Article Text

Original research
SARS-CoV-2 tests, confirmed infections and COVID-19-related hospital admissions in children and young people: birth cohort study
  1. Pia Hardelid1,
  2. Graziella Favarato1,
  3. Linda Wijlaars1,
  4. Lynda Fenton2,
  5. Jim McMenamin3,
  6. Tom Clemens4,
  7. Chris Dibben4,
  8. Ai Milojevic5,
  9. Alison Macfarlane6,
  10. Jonathon Taylor7,
  11. Steven Cunningham8,
  12. Rachael Wood2,9
  1. 1Population, Policy & Practice Research and Teaching Department, University College London Great Ormond Street Institute of Child Health, London, UK
  2. 2Clinical and Public Health Intelligence Team, Public Health Scotland, Edinburgh, UK
  3. 3Respiratory Infection Team, Public Health Scotland, Edinburgh, UK
  4. 4School of Geosciences, The University of Edinburgh, Edinburgh, UK
  5. 5Department of Public Health, Environments and Society, London School of Hygiene & Tropical Medicine, London, UK
  6. 6Department of Midwifery and Radiography, City University of London, London, UK
  7. 7Faculty of Built Environment, Tampere University, Tampere, Finland
  8. 8Centre for Inflammation Research, University of Edinburgh, Edinburgh, UK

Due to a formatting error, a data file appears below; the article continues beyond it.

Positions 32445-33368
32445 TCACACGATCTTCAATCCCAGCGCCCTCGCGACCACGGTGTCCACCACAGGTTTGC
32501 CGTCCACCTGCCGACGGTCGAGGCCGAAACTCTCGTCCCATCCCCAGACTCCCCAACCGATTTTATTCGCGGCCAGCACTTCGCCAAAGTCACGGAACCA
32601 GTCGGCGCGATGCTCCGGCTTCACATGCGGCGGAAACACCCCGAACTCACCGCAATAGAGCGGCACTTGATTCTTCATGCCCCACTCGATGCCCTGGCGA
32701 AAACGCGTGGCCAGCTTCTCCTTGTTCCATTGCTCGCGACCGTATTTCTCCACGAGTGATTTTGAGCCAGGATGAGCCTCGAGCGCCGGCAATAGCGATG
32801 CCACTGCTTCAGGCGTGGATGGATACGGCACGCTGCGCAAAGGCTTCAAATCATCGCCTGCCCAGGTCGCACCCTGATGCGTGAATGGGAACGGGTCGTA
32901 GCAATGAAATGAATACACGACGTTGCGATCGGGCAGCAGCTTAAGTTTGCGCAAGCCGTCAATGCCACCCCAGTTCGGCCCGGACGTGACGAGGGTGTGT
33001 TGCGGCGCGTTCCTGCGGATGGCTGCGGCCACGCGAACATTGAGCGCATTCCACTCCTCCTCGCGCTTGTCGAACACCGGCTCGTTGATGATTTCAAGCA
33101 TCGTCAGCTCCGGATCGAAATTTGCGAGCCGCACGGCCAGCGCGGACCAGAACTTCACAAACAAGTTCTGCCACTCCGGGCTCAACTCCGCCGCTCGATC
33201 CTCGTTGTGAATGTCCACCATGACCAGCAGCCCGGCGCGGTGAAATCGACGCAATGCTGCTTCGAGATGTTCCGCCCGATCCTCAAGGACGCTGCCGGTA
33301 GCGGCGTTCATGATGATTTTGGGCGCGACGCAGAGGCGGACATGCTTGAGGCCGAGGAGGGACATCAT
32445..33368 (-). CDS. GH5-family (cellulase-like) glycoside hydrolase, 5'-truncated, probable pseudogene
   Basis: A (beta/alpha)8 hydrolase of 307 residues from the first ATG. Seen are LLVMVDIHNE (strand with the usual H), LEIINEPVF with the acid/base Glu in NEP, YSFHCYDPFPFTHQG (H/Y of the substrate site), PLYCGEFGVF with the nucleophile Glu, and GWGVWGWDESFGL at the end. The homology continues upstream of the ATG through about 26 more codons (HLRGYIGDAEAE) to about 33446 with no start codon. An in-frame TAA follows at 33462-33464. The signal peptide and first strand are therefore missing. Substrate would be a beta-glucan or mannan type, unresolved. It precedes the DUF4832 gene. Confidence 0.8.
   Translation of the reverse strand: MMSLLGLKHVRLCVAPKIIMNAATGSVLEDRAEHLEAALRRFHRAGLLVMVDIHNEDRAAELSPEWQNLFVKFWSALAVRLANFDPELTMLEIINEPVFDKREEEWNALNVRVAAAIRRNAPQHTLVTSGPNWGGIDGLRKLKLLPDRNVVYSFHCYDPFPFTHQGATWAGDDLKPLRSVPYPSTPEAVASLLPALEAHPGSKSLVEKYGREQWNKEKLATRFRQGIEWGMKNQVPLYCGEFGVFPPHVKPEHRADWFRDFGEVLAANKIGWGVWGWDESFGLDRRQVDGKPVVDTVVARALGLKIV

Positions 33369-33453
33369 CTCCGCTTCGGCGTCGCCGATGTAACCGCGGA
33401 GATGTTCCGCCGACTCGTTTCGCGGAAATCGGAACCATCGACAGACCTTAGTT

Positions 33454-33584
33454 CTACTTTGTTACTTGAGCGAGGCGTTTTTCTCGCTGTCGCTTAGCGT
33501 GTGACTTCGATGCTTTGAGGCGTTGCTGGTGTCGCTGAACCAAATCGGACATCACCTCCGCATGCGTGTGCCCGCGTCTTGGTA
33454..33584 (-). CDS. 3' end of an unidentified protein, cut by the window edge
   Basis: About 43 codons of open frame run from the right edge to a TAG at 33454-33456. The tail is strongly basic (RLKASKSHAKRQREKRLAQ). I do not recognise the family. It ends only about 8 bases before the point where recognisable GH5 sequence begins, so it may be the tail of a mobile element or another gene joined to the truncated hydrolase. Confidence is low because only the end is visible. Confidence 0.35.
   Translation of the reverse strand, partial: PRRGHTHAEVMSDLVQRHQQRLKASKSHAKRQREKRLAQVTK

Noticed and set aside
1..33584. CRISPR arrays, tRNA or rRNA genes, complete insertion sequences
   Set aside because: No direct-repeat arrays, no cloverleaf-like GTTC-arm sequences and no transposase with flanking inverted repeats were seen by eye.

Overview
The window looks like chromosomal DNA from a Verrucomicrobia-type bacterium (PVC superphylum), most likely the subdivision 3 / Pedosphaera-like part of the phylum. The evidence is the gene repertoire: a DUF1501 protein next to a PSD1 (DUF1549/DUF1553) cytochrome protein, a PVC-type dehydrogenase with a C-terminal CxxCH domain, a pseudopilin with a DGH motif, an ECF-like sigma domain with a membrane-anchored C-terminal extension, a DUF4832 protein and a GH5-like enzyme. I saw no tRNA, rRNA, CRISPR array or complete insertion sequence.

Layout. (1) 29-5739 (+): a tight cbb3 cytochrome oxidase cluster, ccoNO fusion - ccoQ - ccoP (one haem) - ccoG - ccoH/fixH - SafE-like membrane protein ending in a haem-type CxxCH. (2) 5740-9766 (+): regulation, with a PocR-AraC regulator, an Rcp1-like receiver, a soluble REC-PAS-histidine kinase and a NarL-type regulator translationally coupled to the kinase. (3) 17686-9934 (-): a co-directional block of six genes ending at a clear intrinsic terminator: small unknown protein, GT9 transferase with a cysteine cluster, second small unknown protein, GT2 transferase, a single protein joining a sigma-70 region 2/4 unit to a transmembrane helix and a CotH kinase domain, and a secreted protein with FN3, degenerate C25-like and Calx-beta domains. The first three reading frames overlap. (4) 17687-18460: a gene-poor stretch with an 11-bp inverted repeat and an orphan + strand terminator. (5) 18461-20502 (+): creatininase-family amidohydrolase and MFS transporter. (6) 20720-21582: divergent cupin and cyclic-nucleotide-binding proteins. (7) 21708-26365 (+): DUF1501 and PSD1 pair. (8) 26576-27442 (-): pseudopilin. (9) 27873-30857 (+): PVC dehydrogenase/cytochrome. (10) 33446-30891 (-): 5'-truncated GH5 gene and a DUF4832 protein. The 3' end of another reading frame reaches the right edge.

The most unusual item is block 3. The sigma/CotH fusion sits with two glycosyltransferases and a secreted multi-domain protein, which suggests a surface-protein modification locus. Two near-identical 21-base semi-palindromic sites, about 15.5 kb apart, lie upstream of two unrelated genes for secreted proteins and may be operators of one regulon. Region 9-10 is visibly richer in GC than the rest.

9. 9Centre for Brain Sciences, University of Edinburgh, Edinburgh, UK
  1. Correspondence to Dr Pia Hardelid; p.hardelid{at}


Background There have been no population-based studies of SARS-CoV-2 testing, PCR-confirmed infections and COVID-19-related hospital admissions across the full paediatric age range. We examine the epidemiology of SARS-CoV-2 in children and young people (CYP) aged <23 years.

Methods We used a birth cohort of all children born in Scotland since 1997, constructed via linkage between vital statistics, hospital records and SARS-CoV-2 surveillance data. We calculated risks of tests and PCR-confirmed infections per 1000 CYP-years between August and December 2020, and COVID-19-related hospital admissions per 100 000 CYP-years between February and December 2020. We used Poisson and Cox proportional hazards regression models to determine risk factors.